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History Department Welcomes Eric Fillion as Buchanan Postdoctoral Fellow

Dr. Eric Fillion joins the Department of History as a Buchanan postdoctoral fellow. A graduate of McGill (BEd 2002) and Concordia (MA 2012; PhD 2019 valedictorian), he is thrilled to pursue his twin – and mutually reinforcing – passions of teaching and research at Queen’s while continuing to creatively develop his public scholarship practice. Originally from Montreal, he comes to Kingston from UofT where he was a SSHRC/FRQSC postdoctoral fellow.  

A musician turned academic and cultural worker (he runs a non-profit archival record label named Tenzier), he has for several years been absorbed in exploring the relationship between arts and politics, focusing on the social and symbolic importance of music, within countercultures and in Canadian international relations. His ongoing work on cultural diplomacy and music festivals builds on the experience he has acquired behind the drums. It also informs his current research, which examines the activist-singer Paul Robeson’s decades-long cross-border collaboration with left internationalists in Quebec, Ontario, and British Columbia. This project asks: How crucial was this cultural exchange in amplifying and energizing postwar discussions taking place in Canada about mobility, free speech, and social justice?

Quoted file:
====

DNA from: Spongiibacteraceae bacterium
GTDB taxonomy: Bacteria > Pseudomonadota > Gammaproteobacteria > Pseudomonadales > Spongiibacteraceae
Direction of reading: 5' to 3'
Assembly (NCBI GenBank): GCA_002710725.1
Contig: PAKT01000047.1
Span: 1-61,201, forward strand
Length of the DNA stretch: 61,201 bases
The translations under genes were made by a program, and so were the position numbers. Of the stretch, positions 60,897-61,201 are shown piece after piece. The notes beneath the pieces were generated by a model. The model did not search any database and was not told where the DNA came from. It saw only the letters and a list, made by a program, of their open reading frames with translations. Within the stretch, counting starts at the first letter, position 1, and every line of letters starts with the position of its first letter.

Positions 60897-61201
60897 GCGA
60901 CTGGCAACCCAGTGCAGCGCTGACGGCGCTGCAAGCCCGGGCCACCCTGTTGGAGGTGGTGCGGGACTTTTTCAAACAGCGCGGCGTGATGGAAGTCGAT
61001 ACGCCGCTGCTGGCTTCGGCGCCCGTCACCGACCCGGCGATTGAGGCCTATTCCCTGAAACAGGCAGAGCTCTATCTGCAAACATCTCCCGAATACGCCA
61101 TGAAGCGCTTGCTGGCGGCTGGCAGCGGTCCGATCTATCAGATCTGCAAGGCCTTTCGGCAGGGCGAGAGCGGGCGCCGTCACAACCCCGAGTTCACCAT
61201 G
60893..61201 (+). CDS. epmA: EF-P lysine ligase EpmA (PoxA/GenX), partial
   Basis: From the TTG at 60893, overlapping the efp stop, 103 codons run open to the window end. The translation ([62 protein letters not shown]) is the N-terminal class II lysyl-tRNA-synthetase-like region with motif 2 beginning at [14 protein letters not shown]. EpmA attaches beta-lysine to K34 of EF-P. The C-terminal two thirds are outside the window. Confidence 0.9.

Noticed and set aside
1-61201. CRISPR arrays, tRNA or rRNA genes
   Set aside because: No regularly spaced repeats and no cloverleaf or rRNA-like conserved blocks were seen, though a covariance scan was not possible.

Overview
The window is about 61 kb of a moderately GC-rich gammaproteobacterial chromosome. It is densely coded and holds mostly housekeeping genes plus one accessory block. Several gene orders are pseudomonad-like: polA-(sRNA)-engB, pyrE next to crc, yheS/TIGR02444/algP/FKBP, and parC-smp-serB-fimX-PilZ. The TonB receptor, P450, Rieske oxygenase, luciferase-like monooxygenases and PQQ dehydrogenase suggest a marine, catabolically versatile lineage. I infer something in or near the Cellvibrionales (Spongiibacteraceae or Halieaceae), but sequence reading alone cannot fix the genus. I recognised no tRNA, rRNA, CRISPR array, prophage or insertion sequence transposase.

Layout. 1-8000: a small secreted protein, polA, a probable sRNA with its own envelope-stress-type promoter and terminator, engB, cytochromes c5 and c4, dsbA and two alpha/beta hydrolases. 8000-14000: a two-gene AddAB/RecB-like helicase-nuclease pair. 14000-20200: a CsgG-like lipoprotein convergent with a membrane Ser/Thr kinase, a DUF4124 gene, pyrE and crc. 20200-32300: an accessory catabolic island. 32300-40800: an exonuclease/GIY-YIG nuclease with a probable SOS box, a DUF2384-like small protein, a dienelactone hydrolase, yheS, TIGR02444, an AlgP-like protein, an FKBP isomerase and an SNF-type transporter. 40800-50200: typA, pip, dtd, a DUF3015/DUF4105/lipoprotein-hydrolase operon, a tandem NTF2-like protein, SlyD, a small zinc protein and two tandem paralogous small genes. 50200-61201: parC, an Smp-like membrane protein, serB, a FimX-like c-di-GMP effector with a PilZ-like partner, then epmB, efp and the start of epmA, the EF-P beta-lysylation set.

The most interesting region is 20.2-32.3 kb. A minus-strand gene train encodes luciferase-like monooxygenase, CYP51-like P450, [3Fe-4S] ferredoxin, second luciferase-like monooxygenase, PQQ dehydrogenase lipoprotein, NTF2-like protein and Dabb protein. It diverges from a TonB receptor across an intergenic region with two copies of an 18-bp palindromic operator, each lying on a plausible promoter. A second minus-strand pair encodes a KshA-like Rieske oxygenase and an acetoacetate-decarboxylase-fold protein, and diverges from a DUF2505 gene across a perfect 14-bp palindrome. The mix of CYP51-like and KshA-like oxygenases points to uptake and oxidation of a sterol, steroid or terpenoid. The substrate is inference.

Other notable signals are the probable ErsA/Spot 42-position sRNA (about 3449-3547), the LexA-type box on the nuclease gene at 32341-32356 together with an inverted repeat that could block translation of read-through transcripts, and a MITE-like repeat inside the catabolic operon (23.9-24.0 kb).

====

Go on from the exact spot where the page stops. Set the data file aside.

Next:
Based on award-winning research, his first book, JAZZ LIBRE et la révolution québécoise: musique-action, 1967-1975, follows a group of musicians who appropriated free jazz, a music associated with Black nationalism, to reinvigorate the revolutionary fervour of the Quebec left in the wake of the Quiet Revolution. He is currently revising his next book, titled Distant Stage: Quebec, Brazil, and the Making of Canada’s Cultural Diplomacy (1937-1952), for MQUP. 

In winter 2022, he will teach Canada in Soundbites (1867-1967), a survey of Canadian history through the prism of culture, particularly that which solicits, whether figuratively or literally, our sense of hearing. The course will encourage students to think critically about the “audiopolitics” of Canada’s past, considering the many ways in which individuals and groups came together around and across different categories of identity through the experience of sound, musical or not. 

Department of History, Queen's University

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